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Pegasus Cutaway & Plan

Pegasus Intercontinental Passenger Rocket

  1. Forward pressure dome;
  2. Two-man crew compartment;
  3. Re-entry stabilization fines (2);
  4. Cargo compartment;
  5. Aft pressure dome;
  6. Pressurized cabin for passengers (170);
  7. Deck structure (4) with passenger couches (43 each).

Pegasus during atmospheric re-entry uses the LH2-cooled plug nozzle as a heat shield. The ballistic transport would convey 172 passengers and freight 7,456 miles (12,000 km.) in 39 min. without exceeding an acceleration of 3g during ascent or re-entry. At the arrival spaceport it would hover on rocket thrust during a soft landing in the vertical attitude.

Pegasus Passenger Compartment

  1. Four-level passenger access doors (3);
  2. Stairways (2) connecting four passenger decks;
  3. Double-wall acoustic damping structure;
  4. Luggage racks (9);
  5. Re-entry stabilization fins (2).

Frontiers of Space
Philip Bono & Kenneth Gatland
Macmillan, 1969

Pegasus at Astronautix

Image credit: Douglas / Blandford Press

Image source(s):

Numbers Station

SDASM Archives

Selena Storyboard

How re-usable ROMBUS-type launch vehicles can be applied to construction of a temporary lunar base (Project Selena).

  1. Vehicle en route for the Moon is refuelled in Earth Orbit;
  2. Soft-lands on the Moon with lunar base components;
  3. Pressurized moon-tractor hauls hydrogen tanks adapted for human habitation to assembly site;
  4. The lunar base is ready for occupation.

Frontiers of Space is peppered with artwork from Douglas, including paintings by Don Charles and James Finnell. In the book, this section was illustrated with (pretty poor) knock-offs. Why? Who knows? These were the masters.

Project Selena at Astronautix

Image credit: Douglas

Image source: SDASM Archives

Deimos Storyboard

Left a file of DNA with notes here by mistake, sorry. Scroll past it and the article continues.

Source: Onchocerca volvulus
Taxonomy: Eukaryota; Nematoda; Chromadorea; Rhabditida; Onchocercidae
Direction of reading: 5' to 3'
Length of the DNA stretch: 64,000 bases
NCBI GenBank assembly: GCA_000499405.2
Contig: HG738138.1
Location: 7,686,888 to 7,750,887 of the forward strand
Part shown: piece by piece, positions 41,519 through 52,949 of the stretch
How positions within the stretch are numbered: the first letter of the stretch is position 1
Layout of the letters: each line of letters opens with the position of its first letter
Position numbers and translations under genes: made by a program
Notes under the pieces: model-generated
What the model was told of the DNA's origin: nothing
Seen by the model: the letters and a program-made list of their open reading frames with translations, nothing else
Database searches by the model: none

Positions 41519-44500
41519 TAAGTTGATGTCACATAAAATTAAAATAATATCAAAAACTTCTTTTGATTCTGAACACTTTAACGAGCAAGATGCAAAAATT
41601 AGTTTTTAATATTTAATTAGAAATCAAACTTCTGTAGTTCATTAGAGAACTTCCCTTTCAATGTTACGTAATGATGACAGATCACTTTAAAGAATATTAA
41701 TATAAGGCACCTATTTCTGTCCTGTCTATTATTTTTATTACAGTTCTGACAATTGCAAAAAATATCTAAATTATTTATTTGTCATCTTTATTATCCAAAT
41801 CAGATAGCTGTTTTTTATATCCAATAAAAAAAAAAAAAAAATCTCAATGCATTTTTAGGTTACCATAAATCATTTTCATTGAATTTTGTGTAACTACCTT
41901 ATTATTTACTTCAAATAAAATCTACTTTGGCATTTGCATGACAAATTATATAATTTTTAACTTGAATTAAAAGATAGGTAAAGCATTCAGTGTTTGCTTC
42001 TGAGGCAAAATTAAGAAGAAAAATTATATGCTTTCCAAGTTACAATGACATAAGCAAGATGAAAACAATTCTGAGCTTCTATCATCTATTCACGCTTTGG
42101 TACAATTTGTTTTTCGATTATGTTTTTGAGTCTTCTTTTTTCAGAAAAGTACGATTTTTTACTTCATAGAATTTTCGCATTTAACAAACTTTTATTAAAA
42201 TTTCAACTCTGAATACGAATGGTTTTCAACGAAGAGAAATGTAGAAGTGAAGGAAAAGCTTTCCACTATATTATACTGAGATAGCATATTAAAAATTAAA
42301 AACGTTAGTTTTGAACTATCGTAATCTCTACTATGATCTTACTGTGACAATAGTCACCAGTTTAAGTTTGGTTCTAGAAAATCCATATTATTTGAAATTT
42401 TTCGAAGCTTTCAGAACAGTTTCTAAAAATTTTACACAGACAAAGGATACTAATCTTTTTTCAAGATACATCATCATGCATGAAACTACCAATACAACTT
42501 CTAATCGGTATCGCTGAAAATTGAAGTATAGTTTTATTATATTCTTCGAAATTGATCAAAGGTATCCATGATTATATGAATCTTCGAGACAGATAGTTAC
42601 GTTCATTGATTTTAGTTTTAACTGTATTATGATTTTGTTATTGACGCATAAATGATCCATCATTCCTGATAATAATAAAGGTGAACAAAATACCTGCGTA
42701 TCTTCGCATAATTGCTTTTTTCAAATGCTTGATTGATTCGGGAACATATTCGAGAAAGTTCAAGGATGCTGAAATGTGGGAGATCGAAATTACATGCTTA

Mission to Mars (Project Deimos)

  1. Hydrogen tanks jettison as ROMBUS spaceship accelerates from Earth-orbit;
  2. Two hydrogen tanks jettison after retro-thrust into Mars orbit. Mars Landing Module separates from ROMBUS parent above the cratered deserts;
  3. After soft-landing, astronauts begin exploration setting out research equipment and taking meteorological soundings;
  4. Ascent stage of Mars Landing Module returns astronauts to ROMBUS parent in Martian orbit for return to Earth.

Frontiers of Space
Philip Bono & Kenneth Gatland
Macmillan, 1969

Project Deimos at Astronautix

Image credit: Douglas

Image source: SDASM Archives

X-20 Three-View

Boeing X-20 Dyna-Soar abandoned by the US Air Force in 1963 before flight trials could begin. Although ultimately intended for launching by Titan 3C, this one-man vehicle followed principles established by the Austrian engineer Dr Eugen Stänger a quarter of a century before. The project played an important part in developing aerodynamic and structural techniques for new-generation space-craft capable of maneuvering after re-entry from orbit. Length 35 ft (10.7m.) wingspan 20 ft (6.09m.); height (with wire-brush landing skis retracted) 8 ft (2.4m.).

Frontiers of Space
Philip Bono & Kenneth Gatland
Macmillan, 1969

X-20 Dyno-Soar at Astronautix

Image credit: Macmillan

Image source: Numbers Station

Four Space-Shuttle Concepts

Here are examples of tentative designs for a space shuttle, made public by members of the four industrial teams competing in the project:

  1. McDonnell Douglas/Marietta
  2. Boeing/Lockheed
  3. North American/General Dynamics
  4. Grumman Aerospace

Each of pictured space-shuttle versions is a composite craft consisting of two stages, a booster and an orbiter, and is launched vertically like a space rocket, as shown. It’s two stages separate in space, and both return to earth for re-use.

Image credit: Robert McCall

Text and Images: Popular Science

For spacemen. And earth families.

This silent morning, on Space Shuttle #28, breakfast will probably begin with Tang.

Imagine a spaceship that carries 12 passengers and lands as easily as an airplane. It will be ferrying back and forth to space by the late 1970’s.
And if the future is like the present, Tang will be there in its galley. Just as it’s on your kitchen table.
Nutritious, orange-flavored Tang. The instant breakfast drink with more Vitamin C than orange juice.
No matter where you are.

Tang. For spacemen. And earth families.

Shuttle Program at Astronautix

Image credit: Convair

Image source: Numbers Station

The Next Steps

Inside the cockpit of a shuttlecraft, with the pilot and co-pilot preparing for docking with a space station.

The shuttlecraft docked with the station -in this case a top docking, but a nose docking is also possible. Two other shuttlecraft are seen, each of a slightly different configuration, since this scene looks forward to a time when shuttles, like aircraft today, will be specially designed according to their functions.

Our World in Space
Robert McCall & Isaac Asimov
New York Graphic Society, 1974

Image source: Numbers Station